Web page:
I thought it was really cute, and I tried to hand the “ball” to Beth and Rob a couple times, but they didn’t want to play. While I was doing that, the little boy kept catching something I didn’t throw, and it was adorable. I want kids someday, but I like being childless right now. :)

I just started reading Craig Ferguson’s (of The Late Late Show fame) fiction novel called Between the Bridge and the River.
So far, I have only read the first three chapters, but Craig Ferguson is hilarious and painfully realistic at the same time. He sings his own theme song:

It’s Hard to Stay Up
It’s Been a Long, Long Day and You Got the Sandman at the Door
But Hang On, Leave the TV On and Let’s Do It Anyway
It’s OK, You Can Always Sleep Through Work Tomorrow, OK?
Hey Hey
Tomorrow’s Just a Future Yesterday

which you can hear by visiting http://www.cbs.com/latenight/latelate/ It’s at the bottom of the page on the right.

Inner Musings Posted for the World to Read. Yikes.

I am down. And the only thing I want to do is spend money. I want to buy a Playstation DS and Brain Age. I want to buy Set. I want to buy Cheez-its and Dr. Pepper. I want to buy any little gadget I see in Wal-Mart or Walgreens or wherever I’m shopping at at the moment.

Why? Why do I think that purchase is going to make me happy? Why do I think that something outside of myself could please me, ease me? I know that isn’t possible. I have to make myself happy. Do things for others, do things for myself. Buying things is only going to satisfy me on the surface, but tomorrow when I wake up, I’m just going to be down again because the newness has worn off.

Spending money isn’t actually a stress-release valve. It doesn’t let any steam out for real; it just simulates it. And unless I have been saving for the thing that I want to buy, it will just add more financial stress in the long run. I certainly don’t want more debt, because it sucks. I like PAYING for the things we buy. Little stress now, because I can’t HAVE everything I want RIGHT NOW (wow, I sound like a spoiled brat!), but much less stress later because we have paid for everything we HAVE purchase. *sigh*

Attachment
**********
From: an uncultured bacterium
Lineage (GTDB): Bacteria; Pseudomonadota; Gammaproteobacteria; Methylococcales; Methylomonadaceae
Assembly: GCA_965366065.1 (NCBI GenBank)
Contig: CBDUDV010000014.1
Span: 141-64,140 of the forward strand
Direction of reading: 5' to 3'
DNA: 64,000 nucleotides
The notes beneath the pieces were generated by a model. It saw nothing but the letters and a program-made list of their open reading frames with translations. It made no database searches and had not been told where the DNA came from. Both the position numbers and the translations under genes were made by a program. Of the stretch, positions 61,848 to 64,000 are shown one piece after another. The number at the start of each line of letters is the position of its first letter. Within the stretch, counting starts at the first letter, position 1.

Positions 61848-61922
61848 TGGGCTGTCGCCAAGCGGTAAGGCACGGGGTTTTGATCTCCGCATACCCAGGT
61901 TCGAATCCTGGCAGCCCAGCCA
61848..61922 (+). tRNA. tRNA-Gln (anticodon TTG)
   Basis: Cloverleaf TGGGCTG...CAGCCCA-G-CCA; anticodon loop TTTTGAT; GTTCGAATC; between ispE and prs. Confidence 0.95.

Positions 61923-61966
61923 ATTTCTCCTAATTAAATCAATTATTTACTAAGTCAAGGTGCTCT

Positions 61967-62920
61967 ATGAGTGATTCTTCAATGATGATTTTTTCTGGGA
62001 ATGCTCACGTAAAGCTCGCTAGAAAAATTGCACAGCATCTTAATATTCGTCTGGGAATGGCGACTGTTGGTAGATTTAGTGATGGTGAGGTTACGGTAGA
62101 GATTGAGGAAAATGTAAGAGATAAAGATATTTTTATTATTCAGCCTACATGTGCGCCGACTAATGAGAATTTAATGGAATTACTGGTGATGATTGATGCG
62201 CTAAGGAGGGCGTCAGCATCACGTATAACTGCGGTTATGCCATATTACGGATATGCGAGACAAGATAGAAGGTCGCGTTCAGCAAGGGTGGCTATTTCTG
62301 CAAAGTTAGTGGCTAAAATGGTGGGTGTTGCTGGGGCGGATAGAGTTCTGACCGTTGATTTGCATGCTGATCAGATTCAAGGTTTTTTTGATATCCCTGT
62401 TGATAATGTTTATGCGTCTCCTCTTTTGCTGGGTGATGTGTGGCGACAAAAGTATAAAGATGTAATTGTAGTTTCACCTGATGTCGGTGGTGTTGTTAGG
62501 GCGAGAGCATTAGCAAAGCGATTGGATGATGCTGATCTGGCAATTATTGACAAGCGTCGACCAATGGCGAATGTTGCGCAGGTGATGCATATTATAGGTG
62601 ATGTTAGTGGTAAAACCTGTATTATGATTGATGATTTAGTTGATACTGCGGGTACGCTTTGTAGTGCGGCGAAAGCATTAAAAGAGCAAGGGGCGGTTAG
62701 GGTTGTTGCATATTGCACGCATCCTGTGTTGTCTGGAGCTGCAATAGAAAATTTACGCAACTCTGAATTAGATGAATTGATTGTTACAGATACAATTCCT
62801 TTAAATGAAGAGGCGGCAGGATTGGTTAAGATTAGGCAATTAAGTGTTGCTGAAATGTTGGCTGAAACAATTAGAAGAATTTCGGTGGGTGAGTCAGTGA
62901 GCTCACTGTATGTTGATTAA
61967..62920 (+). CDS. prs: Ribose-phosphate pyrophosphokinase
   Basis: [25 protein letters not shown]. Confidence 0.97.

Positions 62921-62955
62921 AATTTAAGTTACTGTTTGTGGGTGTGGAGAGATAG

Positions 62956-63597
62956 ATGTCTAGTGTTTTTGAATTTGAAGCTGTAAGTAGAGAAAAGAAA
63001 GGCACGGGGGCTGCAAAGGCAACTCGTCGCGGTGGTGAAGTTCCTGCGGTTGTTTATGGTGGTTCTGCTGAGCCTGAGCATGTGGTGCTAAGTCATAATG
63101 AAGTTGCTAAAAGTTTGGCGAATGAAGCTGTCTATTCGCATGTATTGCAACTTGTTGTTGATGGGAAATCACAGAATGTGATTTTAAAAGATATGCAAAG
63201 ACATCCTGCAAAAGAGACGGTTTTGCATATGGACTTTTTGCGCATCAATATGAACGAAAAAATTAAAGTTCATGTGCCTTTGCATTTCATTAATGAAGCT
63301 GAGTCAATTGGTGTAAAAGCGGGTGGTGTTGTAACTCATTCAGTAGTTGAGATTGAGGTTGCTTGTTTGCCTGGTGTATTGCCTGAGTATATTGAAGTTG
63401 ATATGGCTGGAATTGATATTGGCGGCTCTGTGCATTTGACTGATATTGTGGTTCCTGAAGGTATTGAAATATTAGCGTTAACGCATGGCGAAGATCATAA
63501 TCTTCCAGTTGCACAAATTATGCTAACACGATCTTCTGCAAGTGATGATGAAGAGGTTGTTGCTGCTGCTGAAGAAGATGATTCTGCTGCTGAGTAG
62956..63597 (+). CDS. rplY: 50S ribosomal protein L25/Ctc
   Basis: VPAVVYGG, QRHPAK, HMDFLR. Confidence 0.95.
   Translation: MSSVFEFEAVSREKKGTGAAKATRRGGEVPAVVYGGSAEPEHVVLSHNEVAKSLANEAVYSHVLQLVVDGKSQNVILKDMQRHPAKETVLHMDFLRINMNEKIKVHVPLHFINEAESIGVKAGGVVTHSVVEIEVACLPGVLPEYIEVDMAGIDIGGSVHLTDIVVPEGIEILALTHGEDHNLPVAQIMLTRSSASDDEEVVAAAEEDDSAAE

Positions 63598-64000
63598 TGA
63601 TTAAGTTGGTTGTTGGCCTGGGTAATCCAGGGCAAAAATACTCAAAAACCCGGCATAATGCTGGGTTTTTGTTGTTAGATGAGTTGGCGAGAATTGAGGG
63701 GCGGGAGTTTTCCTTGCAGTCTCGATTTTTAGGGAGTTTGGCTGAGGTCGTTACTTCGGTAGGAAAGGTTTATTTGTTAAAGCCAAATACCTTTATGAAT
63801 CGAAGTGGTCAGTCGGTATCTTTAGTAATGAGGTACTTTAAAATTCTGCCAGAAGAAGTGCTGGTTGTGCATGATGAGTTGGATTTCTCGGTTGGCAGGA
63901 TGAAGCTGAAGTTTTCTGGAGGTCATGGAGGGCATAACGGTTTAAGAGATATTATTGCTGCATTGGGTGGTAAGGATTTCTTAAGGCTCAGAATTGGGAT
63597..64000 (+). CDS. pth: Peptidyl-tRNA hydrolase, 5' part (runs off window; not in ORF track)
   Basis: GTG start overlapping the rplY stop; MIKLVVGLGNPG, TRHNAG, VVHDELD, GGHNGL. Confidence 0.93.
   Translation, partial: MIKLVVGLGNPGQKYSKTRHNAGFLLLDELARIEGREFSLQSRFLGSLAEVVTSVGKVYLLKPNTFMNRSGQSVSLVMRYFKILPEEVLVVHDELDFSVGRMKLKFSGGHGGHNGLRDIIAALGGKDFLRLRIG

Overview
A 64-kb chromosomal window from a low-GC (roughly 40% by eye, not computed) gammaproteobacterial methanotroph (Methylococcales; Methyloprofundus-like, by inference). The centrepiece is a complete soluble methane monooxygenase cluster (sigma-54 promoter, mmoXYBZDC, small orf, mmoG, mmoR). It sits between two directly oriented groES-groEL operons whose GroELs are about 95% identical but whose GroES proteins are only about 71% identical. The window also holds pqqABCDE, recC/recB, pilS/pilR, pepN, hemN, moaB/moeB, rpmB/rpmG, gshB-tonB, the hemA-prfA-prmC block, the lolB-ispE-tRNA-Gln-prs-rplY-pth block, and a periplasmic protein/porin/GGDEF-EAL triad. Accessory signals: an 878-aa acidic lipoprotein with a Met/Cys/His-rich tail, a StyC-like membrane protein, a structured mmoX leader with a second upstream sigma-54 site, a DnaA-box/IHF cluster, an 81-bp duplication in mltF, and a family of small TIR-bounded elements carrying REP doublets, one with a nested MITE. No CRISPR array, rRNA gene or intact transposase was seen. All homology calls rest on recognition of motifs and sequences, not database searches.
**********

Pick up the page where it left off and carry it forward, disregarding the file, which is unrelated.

It’s a long, hard journey, to change myself from a spender to a saver. I know Hubby can’t always see the improvements I’ve made, but I certainly can. Back in the olden golden days, If the bank account was low, I’d put it on whichever credit card wasn’t maxed out. Then, when the beginning of the semester came around, which means scholarship money, I’d pay off a credit card or two, and just start piling it back on. No self-control.

Now, I shop, browse, whet my desires (which I shouldn’t even do, because it makes this transition more painful), and go home empty handed. I MIGHT buy something small that I truly enjoy, like a pack of uni*ball visions or a nice journal or something less than 10 or 20 bucks. I might even consider buying something bigger with a credit card, and twice in the past month, once for $30 and once for $8, I did put it on the card. But most of the time, I’ll just consider paying with plastic, carry it around for a while, then put it down, victorious.

Everything is paid for with the checking account. That’s a huge success right there. I like seeing this developing self-control. It’s painful, though. And it’s a long process. I love not having a bunch of irrational, unreasonable debt. We owe a little bit right now, but we did it purposefully, for things that we considered buying for months. And we never put the entire purchase on the card; we always paid for part of it with cash. *sigh* Maybe I just needed to get this all out to someone who’d listen without telling me how much further I have to go. I prefer looking back and seeing the successes than looking ahead and see the mountain still ahead of me; it gives me strength and doesn’t make me feel bad. Ah. Sweet release.